By Justin Seward
Premier Jason Kenney was asked about what he would say to rural constituents that may not be inclined to support the UCP party in the 2023 election during a rural round table discussion with weekly newspapers on June 11.
“Our government has already implemented 80 per cent of the platform commitments that we were elected on,” said Kenney.
As for the polls, Kenney attributes the public decline in support for the UCP government to the COVID-19 pandemic.
“It’s no secret that people in rural Alberta were more opposed to public health restrictions than elsewhere,” said the Premier.
“We’ve been going through an incredible polarization over the COVID debate in this province, where a very large number of people is proportionately in urban areas can believe that our government was too reluctant and too slow to bring in public health restrictions. But a significant amount of people disproportionately in rural areas believed our government went too far and was too stringent in public health restrictions. We have been trying responsibly to navigate a middle ground—which was to protect lives and a health care system while minimizing the damaging effect of public health restrictions.”
Kenney thinks Albertans have been doing a good job, resulting in a lower-per-capita death rate than the rest of Canada.
Kenney said once we emerge from COVID and everybody focuses back on issues like jobs, the economy, pipelines and fighting for a fair deal, that the support will be renewed of the last election.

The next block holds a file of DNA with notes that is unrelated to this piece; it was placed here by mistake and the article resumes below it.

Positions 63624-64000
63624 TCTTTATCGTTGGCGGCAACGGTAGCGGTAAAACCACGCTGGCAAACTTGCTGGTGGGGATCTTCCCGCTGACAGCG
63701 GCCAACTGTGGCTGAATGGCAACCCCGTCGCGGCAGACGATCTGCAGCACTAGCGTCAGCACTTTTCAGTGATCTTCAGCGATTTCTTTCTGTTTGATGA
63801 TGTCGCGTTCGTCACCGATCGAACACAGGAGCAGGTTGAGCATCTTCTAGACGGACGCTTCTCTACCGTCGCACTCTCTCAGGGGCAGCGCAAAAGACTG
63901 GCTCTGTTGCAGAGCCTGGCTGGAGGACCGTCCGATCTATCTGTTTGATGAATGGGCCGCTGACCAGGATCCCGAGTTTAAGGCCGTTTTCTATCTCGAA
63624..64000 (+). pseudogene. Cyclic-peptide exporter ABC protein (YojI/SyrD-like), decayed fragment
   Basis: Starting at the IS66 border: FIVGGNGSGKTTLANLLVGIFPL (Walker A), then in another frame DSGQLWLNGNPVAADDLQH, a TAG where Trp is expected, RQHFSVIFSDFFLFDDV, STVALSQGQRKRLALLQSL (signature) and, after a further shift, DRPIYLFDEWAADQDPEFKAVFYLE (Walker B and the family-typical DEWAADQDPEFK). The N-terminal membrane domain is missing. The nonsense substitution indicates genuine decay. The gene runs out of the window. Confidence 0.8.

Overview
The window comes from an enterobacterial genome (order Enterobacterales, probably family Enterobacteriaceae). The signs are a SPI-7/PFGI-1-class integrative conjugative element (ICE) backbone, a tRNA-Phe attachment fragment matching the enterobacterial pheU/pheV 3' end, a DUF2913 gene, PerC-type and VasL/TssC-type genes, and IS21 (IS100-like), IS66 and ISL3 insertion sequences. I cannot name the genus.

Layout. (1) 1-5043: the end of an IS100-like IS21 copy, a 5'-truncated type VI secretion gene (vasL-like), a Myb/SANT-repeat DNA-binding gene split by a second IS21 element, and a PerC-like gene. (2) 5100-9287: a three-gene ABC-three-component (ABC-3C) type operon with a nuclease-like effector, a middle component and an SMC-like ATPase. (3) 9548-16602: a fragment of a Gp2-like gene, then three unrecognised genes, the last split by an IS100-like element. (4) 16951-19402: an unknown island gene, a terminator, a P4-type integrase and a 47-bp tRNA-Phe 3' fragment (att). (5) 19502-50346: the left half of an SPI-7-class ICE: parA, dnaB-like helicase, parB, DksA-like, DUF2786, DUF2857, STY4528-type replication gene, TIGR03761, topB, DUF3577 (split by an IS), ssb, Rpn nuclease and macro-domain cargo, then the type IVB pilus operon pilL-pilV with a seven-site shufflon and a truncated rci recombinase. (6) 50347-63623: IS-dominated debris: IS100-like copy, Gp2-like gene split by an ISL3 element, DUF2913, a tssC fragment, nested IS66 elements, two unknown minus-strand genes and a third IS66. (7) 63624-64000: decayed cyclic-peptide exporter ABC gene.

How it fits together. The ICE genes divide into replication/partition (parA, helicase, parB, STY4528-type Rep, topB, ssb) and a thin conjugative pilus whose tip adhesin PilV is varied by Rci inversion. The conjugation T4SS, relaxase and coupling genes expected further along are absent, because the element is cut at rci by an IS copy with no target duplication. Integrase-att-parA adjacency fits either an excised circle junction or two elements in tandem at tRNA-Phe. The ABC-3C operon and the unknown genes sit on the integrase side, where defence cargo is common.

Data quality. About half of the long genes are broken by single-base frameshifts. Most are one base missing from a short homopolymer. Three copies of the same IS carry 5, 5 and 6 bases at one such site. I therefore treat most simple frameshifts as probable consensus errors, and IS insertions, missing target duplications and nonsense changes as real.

A reporter broughtup key rural issues such as the unpopular K-6 draft curriculum, coal mining in the Rockies and doctor shortages in the rural areas.
Kenney touched on the K-6 draft curriculum.
“We talk about the K-6 curriculum, I think the single most popular platform commitment we made in the last election in many parts of rural Alberta was exactly this,” said Kenney.
“That we would consult widely on the revision of the new school curriculum, stop the NDP’s effort to inject Left Wing politics into our classroom s and come back to basics on things like math and reading—that’s exactly what our curriculum does.”
Kenney addressed the doctors dispute by saying the province added $90 million to the recruitment and retention of rural physicians, which he thinks is providing the province by far the strongest incentives for rural physicians in the country.
“It’s always been a challenge in rural Alberta and rural Canada everywhere to recruit and retain physicians to serve in smaller communities,” said Kenney.
“But that’s why we’ve added an additional $90 million to the highest level ever.”
Kenney said with respect to the Coal Policy, Albertans have always supported an approach of sustainable development, a balance between protection of our natural environment and responsible resource development.
“We have some of the most rigorous laws in the world and we’ll maintain those,” said Kenney.
There is proposed open pit coal mining on the table for the eastern slopes of the Rocky Mountains.
Kenney highlighted the areas important to rural Albertans that the UCP has addressed including the scrapping of the NDP carbon tax, suing Justin Trudeau for his party’s carbon tax, standing up for the oil and gas industry and the repealing of the NDP’s Bill 6—which was an attempt to unionize farms.